The story goes that John Gray – a night watchman or shepherd depending on the account – was inseparable from his beloved canine pal until passing away from tuberculosis on 15 February 1858.
The morning after ‘Auld Jock’ was buried in an unmarked grave in Greyfriars Kirkyard the curator, James Brown, found Bobby on the newly-filled plot.
He was quickly removed because dogs were not allowed on the grounds, but the stubborn wee dog kept on returning and was eventually given the run of the Kirkyard, becoming a popular local figure.
It’s said that he would run to the local inn – now named in his honour – for a free feed when he heard the One O’clock Gun each day.
A year after his death in 1872, at the grand old age of 16, a memorial statue incorporating a drinking fountain for both canines and people was erected at the junction of George IV Bridge and Candlemaker Row.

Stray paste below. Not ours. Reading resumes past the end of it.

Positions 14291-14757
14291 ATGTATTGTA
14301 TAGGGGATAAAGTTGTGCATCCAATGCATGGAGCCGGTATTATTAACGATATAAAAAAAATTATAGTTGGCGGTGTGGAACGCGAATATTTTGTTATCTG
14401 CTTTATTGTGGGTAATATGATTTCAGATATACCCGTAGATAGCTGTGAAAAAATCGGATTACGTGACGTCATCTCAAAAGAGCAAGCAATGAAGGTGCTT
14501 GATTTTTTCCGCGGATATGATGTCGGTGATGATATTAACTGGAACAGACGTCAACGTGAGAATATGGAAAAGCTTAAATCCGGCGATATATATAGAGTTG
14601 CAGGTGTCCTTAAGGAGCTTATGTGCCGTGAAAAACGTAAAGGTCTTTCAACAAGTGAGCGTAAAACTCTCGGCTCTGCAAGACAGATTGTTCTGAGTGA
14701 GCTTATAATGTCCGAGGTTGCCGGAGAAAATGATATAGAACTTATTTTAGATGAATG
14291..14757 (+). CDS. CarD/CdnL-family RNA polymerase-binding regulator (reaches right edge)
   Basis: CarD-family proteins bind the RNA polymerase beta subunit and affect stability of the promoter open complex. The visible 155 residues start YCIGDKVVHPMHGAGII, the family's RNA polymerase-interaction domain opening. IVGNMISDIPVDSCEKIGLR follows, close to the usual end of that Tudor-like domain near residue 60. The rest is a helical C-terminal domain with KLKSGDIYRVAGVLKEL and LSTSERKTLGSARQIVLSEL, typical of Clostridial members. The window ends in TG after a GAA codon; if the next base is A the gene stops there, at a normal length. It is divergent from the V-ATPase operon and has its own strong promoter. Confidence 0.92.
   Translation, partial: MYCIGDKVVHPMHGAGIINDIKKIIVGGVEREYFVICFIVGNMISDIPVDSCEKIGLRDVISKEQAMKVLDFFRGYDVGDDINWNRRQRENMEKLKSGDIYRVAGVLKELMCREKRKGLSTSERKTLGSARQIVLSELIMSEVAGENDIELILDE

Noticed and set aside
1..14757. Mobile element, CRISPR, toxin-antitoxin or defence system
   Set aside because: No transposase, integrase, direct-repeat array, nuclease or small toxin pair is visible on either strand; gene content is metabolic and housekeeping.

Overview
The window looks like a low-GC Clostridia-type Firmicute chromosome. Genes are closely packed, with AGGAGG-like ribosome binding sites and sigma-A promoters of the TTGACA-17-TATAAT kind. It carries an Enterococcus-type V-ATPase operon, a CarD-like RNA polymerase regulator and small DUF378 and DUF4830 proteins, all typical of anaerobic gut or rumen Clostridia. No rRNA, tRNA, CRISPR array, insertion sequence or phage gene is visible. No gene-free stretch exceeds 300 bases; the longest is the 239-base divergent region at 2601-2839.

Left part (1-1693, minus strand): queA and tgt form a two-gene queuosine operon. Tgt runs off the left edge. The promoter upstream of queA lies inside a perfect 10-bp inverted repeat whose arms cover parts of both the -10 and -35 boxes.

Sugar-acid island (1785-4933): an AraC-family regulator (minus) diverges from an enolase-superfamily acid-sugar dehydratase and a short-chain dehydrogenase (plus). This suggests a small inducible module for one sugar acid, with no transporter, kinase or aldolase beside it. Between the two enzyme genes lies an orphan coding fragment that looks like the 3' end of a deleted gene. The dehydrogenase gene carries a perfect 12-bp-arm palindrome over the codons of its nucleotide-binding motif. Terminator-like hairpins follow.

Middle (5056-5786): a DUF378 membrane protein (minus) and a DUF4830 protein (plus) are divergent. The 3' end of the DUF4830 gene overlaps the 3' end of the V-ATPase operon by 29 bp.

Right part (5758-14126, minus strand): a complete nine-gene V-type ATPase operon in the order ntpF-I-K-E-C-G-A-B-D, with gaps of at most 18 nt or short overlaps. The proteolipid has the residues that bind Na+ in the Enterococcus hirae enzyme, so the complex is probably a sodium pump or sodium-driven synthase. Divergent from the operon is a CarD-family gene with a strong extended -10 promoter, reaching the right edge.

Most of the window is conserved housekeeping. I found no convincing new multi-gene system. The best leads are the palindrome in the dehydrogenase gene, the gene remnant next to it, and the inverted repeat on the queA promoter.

It remains there to this day and is a popular tourist attraction, while numerous films and books have retold Greyfriars Bobby’s story – making him one of the world’s most famous dogs.
There are those who question the veracity of the story but it remains a much-loved part of Edinburgh’s past, as these 24 pictures show.
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